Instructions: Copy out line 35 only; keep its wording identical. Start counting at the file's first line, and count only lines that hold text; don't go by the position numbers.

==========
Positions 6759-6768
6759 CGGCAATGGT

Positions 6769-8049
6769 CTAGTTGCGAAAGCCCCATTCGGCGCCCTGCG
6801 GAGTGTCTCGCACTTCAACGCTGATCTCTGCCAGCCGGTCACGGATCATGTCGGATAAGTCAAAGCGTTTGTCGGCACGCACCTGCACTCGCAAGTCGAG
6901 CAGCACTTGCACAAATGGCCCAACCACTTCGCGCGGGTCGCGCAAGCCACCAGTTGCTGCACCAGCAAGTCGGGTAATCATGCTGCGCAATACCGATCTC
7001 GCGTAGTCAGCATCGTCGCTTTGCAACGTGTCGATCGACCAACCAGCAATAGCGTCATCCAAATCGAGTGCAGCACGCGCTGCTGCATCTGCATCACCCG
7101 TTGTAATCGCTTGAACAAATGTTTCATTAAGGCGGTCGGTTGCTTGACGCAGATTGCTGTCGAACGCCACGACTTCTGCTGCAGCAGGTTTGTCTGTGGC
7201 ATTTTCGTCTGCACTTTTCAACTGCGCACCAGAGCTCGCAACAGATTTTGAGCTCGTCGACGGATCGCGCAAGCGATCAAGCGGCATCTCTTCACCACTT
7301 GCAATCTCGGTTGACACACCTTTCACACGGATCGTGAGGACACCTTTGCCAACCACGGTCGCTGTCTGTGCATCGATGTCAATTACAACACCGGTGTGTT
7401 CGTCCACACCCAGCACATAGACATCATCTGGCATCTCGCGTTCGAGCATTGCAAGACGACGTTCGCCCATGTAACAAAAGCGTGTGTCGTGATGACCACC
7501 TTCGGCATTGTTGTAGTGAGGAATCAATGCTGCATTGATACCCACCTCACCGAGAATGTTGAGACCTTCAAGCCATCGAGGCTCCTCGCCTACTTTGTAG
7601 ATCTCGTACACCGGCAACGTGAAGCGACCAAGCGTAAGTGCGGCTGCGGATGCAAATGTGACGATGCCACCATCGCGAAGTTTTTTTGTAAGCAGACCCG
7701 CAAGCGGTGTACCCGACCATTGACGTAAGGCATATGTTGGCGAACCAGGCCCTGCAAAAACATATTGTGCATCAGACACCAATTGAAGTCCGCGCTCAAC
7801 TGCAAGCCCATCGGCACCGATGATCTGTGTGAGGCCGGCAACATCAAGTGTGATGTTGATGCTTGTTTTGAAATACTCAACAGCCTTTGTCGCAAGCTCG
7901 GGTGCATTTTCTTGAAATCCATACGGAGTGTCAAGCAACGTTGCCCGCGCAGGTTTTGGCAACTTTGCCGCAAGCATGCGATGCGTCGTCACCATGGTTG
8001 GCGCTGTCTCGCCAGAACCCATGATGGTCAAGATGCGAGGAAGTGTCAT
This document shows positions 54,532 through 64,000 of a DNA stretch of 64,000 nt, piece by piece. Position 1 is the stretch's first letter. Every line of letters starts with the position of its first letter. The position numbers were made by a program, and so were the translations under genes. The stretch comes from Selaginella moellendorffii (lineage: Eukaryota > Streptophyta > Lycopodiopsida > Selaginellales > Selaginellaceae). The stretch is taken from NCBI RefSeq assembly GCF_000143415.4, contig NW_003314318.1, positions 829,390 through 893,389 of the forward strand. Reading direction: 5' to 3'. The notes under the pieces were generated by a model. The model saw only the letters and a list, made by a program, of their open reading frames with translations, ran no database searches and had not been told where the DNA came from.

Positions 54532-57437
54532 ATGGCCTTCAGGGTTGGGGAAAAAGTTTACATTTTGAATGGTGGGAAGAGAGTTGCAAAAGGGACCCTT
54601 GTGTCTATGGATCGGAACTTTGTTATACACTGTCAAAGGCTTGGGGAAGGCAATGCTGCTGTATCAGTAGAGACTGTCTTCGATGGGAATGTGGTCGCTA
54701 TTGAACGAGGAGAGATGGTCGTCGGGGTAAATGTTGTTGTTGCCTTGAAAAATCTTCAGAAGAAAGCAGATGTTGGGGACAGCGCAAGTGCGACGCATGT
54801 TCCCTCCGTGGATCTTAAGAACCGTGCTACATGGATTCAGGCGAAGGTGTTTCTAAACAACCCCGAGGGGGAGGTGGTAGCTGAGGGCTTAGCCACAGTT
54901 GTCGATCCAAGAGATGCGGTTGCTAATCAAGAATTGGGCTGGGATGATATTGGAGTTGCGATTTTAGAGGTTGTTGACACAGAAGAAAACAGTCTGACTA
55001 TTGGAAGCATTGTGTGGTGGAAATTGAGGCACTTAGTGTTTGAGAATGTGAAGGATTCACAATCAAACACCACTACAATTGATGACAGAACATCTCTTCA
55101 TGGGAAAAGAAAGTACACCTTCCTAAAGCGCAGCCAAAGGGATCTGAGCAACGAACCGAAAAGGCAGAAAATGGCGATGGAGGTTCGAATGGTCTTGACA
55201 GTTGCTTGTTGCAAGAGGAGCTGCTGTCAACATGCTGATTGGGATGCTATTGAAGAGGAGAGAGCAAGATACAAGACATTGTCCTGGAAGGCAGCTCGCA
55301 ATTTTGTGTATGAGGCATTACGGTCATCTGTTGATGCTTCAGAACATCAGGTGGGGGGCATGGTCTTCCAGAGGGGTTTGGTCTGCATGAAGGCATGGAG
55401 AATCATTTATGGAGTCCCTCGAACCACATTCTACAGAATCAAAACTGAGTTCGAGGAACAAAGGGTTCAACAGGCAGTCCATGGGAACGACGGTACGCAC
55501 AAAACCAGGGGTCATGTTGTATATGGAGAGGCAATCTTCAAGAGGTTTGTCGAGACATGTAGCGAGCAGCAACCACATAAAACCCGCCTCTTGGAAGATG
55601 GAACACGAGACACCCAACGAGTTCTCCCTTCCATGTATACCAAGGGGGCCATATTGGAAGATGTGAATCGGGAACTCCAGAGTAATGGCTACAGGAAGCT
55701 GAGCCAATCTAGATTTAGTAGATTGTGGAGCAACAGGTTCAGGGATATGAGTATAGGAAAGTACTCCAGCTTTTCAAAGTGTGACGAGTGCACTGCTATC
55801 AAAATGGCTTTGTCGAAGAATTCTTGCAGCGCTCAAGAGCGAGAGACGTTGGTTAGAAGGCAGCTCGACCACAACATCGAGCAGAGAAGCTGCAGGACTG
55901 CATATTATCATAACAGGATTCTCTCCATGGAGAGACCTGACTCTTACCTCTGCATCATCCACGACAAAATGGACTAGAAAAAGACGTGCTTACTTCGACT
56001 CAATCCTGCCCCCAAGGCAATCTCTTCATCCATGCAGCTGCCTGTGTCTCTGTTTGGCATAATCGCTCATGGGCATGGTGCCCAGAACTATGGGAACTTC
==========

56001 CAATCCTGCCCCCAAGGCAATCTCTTCATCCATGCAGCTGCCTGTGTCTCTGTTTGGCATAATCGCTCATGGGCATGGTGCCCAGAACTATGGGAACTTC